How to cause minimal environmental harm when travelling...

...check out www.greentraveller.co.uk - a website that I have been working for recently, which is a really clear, clean, useful and non-preachy source of information and inspiration for amazing holidays and journeys across Europe and beyond. It tells you step by step how to travel without flying, as well as giving some great holiday ideas and linking to accommodation en route. The blog section gives you all the latest green and ethical travel news as well as further trip ideas and entertaining stories from top travel writers. Enjoy!


Causers of Amazement

Download the debut album from Toro y Moi, Causers of This, now. South Carolina's Chazwick Bundick creates warped, tripped-out lo-fi psychadelic electronica to sooth every soul into a state of bliss. Like watching city lights flash by in a languorous state of half-sleep, this is a new kind of trance music: a sweet anaesthetic that gets under your skin, not a flashback to '90 Ibiza. And it's just what you need when it's below freezing outside and daylight lasts for only about seven hours.



The bleak mid-winter and beyond

So we're in the grips, or depending on who you hear it from, death throes, of the coldest, snowiest winter that Britain has seen during my lifetime. I sway between gazing adoringly at the flakes of snow and relishing the squeak of fresh snow beneath my shoes and ranting to anyone who will listen about how much I wish I lived somewhere with permanent heat and sunshine, with none of this irritating ice and sole-destroying slush. Either way, this bleak winter isn't going to get me down. Because when you live in one of the world's great cities, there is always something to do.

So, spurred on by a visit from friends from California, I have seen the dubiously-acquired treasures of the British Museum and learnt about rocks in South Kensington, taken High Tea and seen as much of the interior of St. Paul's as one can without paying the steep entry fee. And, of course, I have partied. New Year's at Scrutton Street warehouse saw the wonderful Boy 8 Bit and many others spin dazzling electro to East London's finest... and softening cement coated our shoes. The bars of Shoreditch don't seem to suffer from people's alcohol-renouncing resolutions, and Dalston Superstore's glorious sense of camp fun was in full swing as ever last wednesday as we quaffed wine and played, er, ping pong. When the snow falls, we just make sure not to fall down. Literally, figuratively, or otherwise.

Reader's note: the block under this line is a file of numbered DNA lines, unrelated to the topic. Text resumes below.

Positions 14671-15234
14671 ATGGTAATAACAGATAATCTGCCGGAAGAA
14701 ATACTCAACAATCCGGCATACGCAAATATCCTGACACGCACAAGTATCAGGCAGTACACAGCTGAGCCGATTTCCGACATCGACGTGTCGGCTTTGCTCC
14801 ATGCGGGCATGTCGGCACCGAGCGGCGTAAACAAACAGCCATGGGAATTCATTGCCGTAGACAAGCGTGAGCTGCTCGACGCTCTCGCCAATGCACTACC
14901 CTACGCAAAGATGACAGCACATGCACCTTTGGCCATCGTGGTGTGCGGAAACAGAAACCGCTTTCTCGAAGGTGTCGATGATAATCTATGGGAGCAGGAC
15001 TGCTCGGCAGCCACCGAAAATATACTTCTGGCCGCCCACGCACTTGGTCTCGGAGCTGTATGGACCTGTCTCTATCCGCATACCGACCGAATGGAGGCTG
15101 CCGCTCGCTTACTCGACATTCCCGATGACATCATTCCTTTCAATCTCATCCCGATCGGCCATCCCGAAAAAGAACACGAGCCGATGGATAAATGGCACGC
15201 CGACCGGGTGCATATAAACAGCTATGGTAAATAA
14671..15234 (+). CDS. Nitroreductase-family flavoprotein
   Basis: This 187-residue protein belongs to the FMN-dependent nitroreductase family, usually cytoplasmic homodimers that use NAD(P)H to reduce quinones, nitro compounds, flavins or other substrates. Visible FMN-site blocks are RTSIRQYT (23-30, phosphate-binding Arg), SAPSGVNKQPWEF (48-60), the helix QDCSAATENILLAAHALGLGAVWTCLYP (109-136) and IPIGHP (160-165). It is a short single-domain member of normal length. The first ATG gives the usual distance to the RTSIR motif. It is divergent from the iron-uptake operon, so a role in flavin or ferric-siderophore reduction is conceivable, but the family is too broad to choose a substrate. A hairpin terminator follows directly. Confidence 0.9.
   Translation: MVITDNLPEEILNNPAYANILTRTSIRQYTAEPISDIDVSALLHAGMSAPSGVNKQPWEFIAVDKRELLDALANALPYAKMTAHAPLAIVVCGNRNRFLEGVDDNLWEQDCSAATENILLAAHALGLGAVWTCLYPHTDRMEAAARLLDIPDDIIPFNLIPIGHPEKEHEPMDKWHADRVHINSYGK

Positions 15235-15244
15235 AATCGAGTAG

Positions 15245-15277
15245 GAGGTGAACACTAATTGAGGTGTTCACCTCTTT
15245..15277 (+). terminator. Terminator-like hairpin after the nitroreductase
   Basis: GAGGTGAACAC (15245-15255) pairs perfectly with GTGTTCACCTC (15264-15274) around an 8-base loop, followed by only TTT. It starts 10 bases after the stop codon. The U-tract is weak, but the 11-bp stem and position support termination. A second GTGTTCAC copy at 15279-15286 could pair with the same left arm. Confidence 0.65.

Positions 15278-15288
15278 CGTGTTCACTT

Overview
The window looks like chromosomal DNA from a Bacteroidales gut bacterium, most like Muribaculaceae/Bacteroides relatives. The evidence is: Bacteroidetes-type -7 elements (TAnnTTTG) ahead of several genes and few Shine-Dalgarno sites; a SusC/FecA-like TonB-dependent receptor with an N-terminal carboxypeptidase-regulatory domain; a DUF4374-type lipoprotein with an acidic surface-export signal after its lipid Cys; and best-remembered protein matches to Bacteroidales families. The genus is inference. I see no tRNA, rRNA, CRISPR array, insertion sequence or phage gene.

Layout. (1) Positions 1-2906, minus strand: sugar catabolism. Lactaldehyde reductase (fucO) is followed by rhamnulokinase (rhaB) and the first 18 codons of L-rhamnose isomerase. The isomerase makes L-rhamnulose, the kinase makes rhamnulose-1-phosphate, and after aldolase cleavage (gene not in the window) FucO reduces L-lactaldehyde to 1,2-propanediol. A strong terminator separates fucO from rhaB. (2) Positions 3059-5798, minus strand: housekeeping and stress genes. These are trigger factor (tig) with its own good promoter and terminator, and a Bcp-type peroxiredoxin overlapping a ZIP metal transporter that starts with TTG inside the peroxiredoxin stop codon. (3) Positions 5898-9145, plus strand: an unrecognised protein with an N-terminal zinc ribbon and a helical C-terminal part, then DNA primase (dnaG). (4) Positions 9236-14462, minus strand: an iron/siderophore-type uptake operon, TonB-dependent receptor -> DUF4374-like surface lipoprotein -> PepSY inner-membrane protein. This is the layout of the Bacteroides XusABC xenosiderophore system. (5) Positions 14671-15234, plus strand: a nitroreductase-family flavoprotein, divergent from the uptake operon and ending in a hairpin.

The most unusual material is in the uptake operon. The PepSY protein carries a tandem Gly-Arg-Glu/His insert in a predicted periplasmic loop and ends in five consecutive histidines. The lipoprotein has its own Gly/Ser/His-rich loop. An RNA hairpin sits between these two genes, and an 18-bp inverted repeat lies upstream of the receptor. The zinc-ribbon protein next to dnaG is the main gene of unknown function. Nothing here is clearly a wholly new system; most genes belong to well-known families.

I gave in

In the intimate surroudings of Dalston's beautiful art deco Rio Cinema, I watched Where the Wild Things Are. And I loved it unconditionally. Sure, it had faults and it was quite clearly one person's singular interpretation of the book, but it was a truly wonderful cinematic experience. Landscapes that let the heart and imagination soar, from verdant forest to windswept dunes, sucked you into the screen, and the plaintive emotions of the (quite obviously symbolic, admittedly) eponymous 'wild things' struck chords all over the place. Complex, simple, resonant for children and adults alike, and a thing of great beauty to behold: this is what the cinematic experience is all about. My congratulations, Mr. Jonze.

And we had a White Christmas

Firstly, a belated Merry Christmas to you all.
Secondly, as those fortunate enough to dwell in the many areas of Britain that experienced the fabled cultural-meteorological phenomenon will know, this year saw the first real White Christmas that I can remember. And most likely, the only one of my lifetime thus far. Though temperatures have now started to creep back above freezing point, much of the UK actually experienced real, cold, snowy winter weather for nigh on two weeks, and, come Christmas morn, I looked outside and, lo-and-behold, all was carpeted in white.
I have to admit, I didn't venture into the subzero air to fully embrace this glacial benediction on the great day itself, but when on the night of the 23rd my friends and I saw the snow begin to fall (I mean really fall) outside from the bar in which we were quaffing, we reverted to the children that truly everyone is deep down and frolicked, screamed and generally threw snowballs for a few minutes of festive bliss. In the centre of town - beats sophistication any day.
I also am proud to have contributed to quite a large ball of snow, which you can here see me stood upon.
Who would have thought precipitation could be such a source of joy?